And who will pay?

    NICE will give advice, recommendations on safe staffing levels but it cannot enforce these.

    Australian Nurses went on strike.
    Will the Alliance recommend strikes?
    Will the Alliance tell the public about all this?
    The Alliance works inside the Health Service.
    It needs to work with the public outside the Health Service to get anything done.

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  • tinkerbell

    i will join the alliance in a heartbeat.

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  • Marc Evans

    There seems to be a focus on NHS, What about Nursing homes and private health services. There is still a need to deliver high quality care in those areas and staffing can sometimes be a massive issue too. I have seen one RN and four HCA's to 30 residents, very unsafe and it compromises care delivery.

    I am lucky in the Nursing home where I work at the Moment, we have two RN's to 29 residents with 6-7 HCA's. This is a comfortable level and care delivery is at a high level. There are always going to be management pressures to cut costs but at what cost to our patients?

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  • tinkerbell

    You can always report concerns about staffing levels and lack of care to CQC if management won't listen. You can even remain anonymous.

    Just inform them that due to low staffing levels patients lives are being put at risk.
    Nothing to lose and everything to gain, give them a ring.

    It's quite easy to do.

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  • I welcome the initiative but I feel the reality is the Safe Staffing Alliance is just another voice for the coalition to ignore. It's going to take forceful action from the major unions like the RCN and Unison to see change here and it appears the chances of that happening are just the near side of never.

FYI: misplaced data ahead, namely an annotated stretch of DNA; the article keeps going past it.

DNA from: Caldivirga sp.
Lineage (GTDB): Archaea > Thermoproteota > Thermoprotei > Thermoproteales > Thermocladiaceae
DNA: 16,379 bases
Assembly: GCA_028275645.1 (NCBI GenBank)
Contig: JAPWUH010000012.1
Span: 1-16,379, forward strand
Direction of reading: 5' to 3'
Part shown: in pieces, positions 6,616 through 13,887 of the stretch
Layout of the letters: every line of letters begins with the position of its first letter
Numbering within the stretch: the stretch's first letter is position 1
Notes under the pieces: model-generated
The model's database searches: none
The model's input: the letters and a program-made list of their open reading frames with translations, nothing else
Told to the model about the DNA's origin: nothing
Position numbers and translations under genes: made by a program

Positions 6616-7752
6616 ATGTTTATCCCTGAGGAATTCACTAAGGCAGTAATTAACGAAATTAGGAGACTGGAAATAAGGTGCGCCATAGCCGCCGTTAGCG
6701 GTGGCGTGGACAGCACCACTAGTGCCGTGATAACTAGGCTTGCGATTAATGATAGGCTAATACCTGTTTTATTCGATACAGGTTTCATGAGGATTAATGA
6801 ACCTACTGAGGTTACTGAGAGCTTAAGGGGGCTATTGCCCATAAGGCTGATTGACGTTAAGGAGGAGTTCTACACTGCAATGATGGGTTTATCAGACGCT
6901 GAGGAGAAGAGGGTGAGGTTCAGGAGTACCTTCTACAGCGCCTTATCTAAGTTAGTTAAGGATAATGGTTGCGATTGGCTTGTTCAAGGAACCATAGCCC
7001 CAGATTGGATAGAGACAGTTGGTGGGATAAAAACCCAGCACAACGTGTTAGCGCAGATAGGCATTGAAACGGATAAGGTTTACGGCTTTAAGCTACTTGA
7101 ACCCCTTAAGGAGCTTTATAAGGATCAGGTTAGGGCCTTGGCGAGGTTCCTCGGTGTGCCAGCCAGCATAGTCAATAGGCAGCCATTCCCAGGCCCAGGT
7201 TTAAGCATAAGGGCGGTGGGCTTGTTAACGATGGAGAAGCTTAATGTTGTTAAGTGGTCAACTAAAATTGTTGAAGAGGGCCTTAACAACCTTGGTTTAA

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  • tinkerbell

    then we must make our own reality and not one that is dictated to us. We are allegedly still living in a democracy. If each and every one us joined forces to do the 'right' thing and make it happen and this is a step forward in the process for speaking out.

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  • tinkerbell

    those who say it can't be done shouldn't stand in the way of those who are doing it.

    'Well done' is better than 'well said'.

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  • tinks - how can I report what I believe to be unsafe staffing and skill mix to the CQC, do you know if they investigate it. This is a genuine question, I've looked up their web site but don't seem to get very far, can we also report to the safe staffing alliance? does anything actually get done if we do report it.